IOM Report Shows ‘Big Discrepancies’ in AIDS Care Among Whites, Minorities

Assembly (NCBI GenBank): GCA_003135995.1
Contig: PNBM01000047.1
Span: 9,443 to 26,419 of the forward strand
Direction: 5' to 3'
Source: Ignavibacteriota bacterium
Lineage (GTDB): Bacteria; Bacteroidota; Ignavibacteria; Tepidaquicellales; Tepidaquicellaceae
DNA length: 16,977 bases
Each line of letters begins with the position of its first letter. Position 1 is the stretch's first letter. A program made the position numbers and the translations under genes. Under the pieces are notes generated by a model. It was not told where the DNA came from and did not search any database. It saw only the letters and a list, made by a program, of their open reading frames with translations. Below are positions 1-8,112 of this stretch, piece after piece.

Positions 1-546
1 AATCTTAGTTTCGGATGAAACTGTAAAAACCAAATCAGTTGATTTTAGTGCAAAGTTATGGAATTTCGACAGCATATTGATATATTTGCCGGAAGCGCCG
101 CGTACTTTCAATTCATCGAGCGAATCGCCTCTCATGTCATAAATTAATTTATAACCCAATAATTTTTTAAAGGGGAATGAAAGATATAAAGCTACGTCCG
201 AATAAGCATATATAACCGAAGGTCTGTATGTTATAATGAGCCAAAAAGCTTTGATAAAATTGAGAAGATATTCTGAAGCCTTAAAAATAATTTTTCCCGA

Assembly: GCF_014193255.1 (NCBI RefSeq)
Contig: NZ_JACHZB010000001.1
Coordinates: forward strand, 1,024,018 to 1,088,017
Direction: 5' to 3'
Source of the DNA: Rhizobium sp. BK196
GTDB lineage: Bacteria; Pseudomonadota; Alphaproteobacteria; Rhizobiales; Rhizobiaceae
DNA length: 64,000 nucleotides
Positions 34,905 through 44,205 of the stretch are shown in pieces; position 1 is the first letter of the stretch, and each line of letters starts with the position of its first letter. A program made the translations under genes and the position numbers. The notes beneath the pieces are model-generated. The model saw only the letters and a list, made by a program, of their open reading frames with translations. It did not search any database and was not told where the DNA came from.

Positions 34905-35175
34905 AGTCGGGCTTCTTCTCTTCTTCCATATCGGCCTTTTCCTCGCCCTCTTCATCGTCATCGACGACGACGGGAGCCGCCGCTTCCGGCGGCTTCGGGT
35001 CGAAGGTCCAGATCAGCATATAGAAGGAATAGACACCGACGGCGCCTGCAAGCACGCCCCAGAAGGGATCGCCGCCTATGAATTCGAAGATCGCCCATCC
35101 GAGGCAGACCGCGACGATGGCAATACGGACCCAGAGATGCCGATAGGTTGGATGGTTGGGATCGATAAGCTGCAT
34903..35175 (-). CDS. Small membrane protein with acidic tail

The National Academies' Institute of Medicine yesterday released a 562-page report that found that minorities, particularly African Americans, are less likely than whites to get proper medical care, even when they have similar health insurance and incomes, contributing to higher death rates from diseases such as AIDS, cancer and heart disease, the New York Times reports (Stolberg, New York Times, 3/21). The report found that the "biggest discrepancies" came in the areas of cardiovascular disease, cancer, diabetes and HIV/AIDS (Connolly, Washington Post, 3/21). AIDS is currently the eighth leading cause of death in the United States (Fox, Reuters/Newark Star-Ledger, 3/21). Although HIV/AIDS treatments have existed for years and raised the overall life expectancy of those with the disease, the IOM report found that black and Hispanic people with HIV/AIDS were 24% less likely than whites to receive protease inhibitors or reverse transcriptase inhibitors as part of their therapy (Pelton, Baltimore Sun, 3/21). The report, which examined more than 100 studies conducted over the last 10 years, is the "first comprehensive look" at racial health disparities among people who have health insurance. Other reviews of racial health disparities have attributed the problem to lack of access to care. However, the IOM report states that "subtle racial prejudice" and the quality of health insurance may be partially to blame (New York Times, 3/21). Dr. Alan Nelson, former president of the American Medical Association and chair of the 15-member IOM research panel that conducted the study, said that medical training should include a cultural sensitivity component and that hospitals need to hire more interpreters. He also said that the medical profession needs to become more diverse (Galarza, Los Angeles Times, 3/21). Del. Donna Christian-Christensen (D-U.S. Virgin Islands) agreed, saying that the government's minority HIV/AIDS initiative and medical education programs could help draw more minorities into the profession. However, the programs are "underfunded" in President Bush's proposed fiscal year 2003 budget, she said (Washington Post, 3/21). The report, which was requested by Rep. Jesse Jackson Jr. (D-Ill.), recommends that in order to improve minority health, access to high-quality health plans be equalized, treatment be based on medical evidence, interpreter services be increased and enforcement by the HHS Office of Civil Rights be "bolster[ed]" (Sternberg, USA Today, 3/21).This is part of the Morning Briefing, a summary of health policy coverage from major news organizations. Sign up for an email subscription.